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Cancer Drugs Fund

Volume 554: debated on Tuesday 27 November 2012

Since October 2010, more than 23,000 patients in England and more than 1,600 patients in NHS East Midlands have benefited from the additional £650 million funding for cancer drugs that this Government have committed to providing.

I thank my right hon. Friend for that answer, but I have previously raised in the House a constituency case where the NHS East Midlands cancer drugs fund would not pay for drugs that other CDFs would pay for, such as Avastin for second-line treatment of bowel cancer. Sadly, my constituent has since died because she could not get funding for the drugs she needed, having spent all her own money funding the treatment herself. Will my right hon. Friend meet me and my late constituent’s consultant, Dr Bessell, to discuss how we can end this postcode lottery?

Proud as we are of the cancer drugs fund, to hear such stories is extremely distressing, and our first thoughts are with the family of my hon. Friend’s constituent. We will of course look into the issue she raises, which is a cause of great concern. I know that the Under-Secretary of State for Health, my hon. Friend the Member for Broxtowe (Anna Soubry), is a neighbouring MP and would be happy to meet her to discuss the matter.

The reality is that the Government are ripping away the foundations of better cancer care. The former Health Secretary made a clear promise from the Dispatch Box to protect cancer network funding, but the NHS South East London and greater midlands cancer networks both say that their budgets and staff have been slashed. The NHS medical director, Sir Bruce Keogh, says that cancer networks are an NHS success story, and Macmillan Cancer Support says it is nonsensical to cut their specialist expertise. Why do the Government not agree?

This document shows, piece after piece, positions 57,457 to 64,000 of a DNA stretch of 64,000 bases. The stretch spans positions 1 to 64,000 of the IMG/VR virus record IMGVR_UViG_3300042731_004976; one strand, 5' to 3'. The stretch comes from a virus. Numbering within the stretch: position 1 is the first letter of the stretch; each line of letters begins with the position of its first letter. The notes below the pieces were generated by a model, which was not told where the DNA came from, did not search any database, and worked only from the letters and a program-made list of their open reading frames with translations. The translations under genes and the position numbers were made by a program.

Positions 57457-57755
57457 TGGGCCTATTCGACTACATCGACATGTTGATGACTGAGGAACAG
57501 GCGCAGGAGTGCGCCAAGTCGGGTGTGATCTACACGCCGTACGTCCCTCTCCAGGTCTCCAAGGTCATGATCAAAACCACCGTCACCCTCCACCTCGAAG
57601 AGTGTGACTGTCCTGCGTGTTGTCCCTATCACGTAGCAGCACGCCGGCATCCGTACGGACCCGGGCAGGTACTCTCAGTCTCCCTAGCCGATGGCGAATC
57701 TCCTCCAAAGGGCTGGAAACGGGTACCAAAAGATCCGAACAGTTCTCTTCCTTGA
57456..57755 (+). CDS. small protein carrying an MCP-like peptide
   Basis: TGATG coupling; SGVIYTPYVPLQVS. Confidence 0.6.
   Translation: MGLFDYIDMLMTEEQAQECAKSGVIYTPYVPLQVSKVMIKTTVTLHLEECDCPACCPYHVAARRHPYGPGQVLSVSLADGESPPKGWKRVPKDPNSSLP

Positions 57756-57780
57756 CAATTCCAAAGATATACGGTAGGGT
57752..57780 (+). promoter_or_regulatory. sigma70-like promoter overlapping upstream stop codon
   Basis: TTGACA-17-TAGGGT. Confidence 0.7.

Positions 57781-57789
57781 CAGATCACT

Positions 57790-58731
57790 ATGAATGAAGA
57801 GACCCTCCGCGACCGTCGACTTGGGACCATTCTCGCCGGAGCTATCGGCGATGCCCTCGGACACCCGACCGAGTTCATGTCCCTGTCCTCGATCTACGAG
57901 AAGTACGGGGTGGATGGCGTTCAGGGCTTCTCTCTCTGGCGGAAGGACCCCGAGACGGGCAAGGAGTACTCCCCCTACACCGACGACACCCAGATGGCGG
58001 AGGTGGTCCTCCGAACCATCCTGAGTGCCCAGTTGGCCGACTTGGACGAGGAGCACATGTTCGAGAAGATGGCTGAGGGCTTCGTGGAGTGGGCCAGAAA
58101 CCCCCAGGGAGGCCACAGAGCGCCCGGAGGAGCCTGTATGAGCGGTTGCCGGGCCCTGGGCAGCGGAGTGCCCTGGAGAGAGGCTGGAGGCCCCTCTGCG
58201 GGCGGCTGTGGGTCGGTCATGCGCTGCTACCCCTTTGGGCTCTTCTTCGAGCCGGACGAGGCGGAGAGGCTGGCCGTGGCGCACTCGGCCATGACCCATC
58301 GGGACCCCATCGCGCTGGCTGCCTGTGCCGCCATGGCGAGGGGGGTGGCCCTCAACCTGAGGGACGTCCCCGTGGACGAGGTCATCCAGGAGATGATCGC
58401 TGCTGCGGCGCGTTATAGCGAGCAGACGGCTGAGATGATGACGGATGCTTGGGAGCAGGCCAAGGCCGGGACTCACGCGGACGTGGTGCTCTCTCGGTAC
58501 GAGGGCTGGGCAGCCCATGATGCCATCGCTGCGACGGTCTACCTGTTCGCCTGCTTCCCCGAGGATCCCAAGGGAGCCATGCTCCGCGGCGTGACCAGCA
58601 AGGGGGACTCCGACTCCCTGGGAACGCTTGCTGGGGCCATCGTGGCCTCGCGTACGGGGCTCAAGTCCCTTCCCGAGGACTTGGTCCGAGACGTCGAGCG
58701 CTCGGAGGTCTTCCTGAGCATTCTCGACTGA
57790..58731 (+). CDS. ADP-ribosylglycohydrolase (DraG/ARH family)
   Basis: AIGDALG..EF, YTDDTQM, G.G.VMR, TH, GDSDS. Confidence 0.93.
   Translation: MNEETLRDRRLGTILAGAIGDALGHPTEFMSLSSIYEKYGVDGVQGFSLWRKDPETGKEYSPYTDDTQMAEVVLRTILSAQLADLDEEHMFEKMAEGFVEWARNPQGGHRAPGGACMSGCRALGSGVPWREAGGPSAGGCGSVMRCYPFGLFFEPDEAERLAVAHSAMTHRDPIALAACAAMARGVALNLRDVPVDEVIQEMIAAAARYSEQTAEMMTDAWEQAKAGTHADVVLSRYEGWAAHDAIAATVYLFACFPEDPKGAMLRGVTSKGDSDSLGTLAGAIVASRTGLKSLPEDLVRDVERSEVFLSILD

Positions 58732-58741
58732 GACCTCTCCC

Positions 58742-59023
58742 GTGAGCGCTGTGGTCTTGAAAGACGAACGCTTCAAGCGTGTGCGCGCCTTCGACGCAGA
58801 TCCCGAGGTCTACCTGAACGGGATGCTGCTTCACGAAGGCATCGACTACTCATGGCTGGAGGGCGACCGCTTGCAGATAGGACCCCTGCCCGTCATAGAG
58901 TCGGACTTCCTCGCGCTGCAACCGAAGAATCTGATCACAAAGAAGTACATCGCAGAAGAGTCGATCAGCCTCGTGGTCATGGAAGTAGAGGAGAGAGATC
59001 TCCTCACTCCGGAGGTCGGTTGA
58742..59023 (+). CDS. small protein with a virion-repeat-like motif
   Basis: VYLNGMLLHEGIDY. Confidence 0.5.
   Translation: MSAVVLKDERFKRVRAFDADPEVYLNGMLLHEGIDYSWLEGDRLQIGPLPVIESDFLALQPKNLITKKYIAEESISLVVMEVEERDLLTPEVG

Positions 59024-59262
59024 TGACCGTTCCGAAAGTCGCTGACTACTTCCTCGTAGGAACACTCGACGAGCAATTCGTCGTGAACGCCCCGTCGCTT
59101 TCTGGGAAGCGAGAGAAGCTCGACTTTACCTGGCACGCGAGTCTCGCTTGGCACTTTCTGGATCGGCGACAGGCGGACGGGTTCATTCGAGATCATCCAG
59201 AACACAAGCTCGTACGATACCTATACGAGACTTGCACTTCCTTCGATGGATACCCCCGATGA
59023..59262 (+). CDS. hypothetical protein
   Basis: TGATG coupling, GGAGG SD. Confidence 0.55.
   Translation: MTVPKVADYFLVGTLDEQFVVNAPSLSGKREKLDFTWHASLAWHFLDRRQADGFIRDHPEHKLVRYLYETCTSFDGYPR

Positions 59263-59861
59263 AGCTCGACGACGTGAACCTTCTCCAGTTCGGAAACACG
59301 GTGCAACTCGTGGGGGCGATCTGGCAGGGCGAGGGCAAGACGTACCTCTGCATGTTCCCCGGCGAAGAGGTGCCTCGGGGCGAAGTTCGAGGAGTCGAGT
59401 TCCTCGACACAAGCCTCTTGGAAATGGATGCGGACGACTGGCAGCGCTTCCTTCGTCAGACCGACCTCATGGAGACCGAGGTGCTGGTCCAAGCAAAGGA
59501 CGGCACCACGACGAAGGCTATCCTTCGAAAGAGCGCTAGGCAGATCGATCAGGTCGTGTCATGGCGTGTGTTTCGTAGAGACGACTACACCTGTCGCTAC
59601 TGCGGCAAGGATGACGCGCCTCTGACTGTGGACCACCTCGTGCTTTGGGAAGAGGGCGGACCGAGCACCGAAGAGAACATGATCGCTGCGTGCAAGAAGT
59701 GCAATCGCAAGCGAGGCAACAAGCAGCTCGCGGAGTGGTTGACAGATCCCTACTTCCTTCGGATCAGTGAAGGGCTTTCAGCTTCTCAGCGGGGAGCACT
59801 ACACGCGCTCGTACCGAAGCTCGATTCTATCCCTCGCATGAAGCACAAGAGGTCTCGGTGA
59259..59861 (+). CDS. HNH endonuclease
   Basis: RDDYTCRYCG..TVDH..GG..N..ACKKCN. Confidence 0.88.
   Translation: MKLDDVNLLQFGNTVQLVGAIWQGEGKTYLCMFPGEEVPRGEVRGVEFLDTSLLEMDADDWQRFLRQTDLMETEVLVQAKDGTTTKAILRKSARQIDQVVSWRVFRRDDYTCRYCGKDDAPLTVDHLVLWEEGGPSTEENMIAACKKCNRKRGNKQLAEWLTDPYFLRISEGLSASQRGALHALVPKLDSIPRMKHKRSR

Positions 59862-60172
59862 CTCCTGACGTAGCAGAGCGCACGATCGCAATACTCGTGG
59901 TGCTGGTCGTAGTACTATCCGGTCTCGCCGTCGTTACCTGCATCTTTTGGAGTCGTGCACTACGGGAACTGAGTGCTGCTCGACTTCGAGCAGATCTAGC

Cancer networks are here to stay and their budget has been protected. They are extremely important. The hon. Lady uses hyperbolic phrases such as “ripping away the foundations of better cancer care”, so perhaps she would like to talk to the 23,000 people who have benefited from the cancer drugs fund that her Government failed to introduce.

I congratulate my right hon. Friend on the cancer drugs fund and the ring-fencing of the budget for cancer, which delivers important benefits in research, not least by funding new treatments by new companies that would not otherwise be able to sell their product and by generating important evidence on health economics. As a Mo-bro, I am very aware that medicines are better than surgery. Will he give the House some reassurance that the Government plan to renew the cancer drugs fund?

We are committed to finding a way of ensuring that people who have benefited from the cancer drugs fund—23,000 to date—can continue to receive that kind of support. That is something we can do because we protected the NHS budget, unlike the Labour party, which wanted to cut it.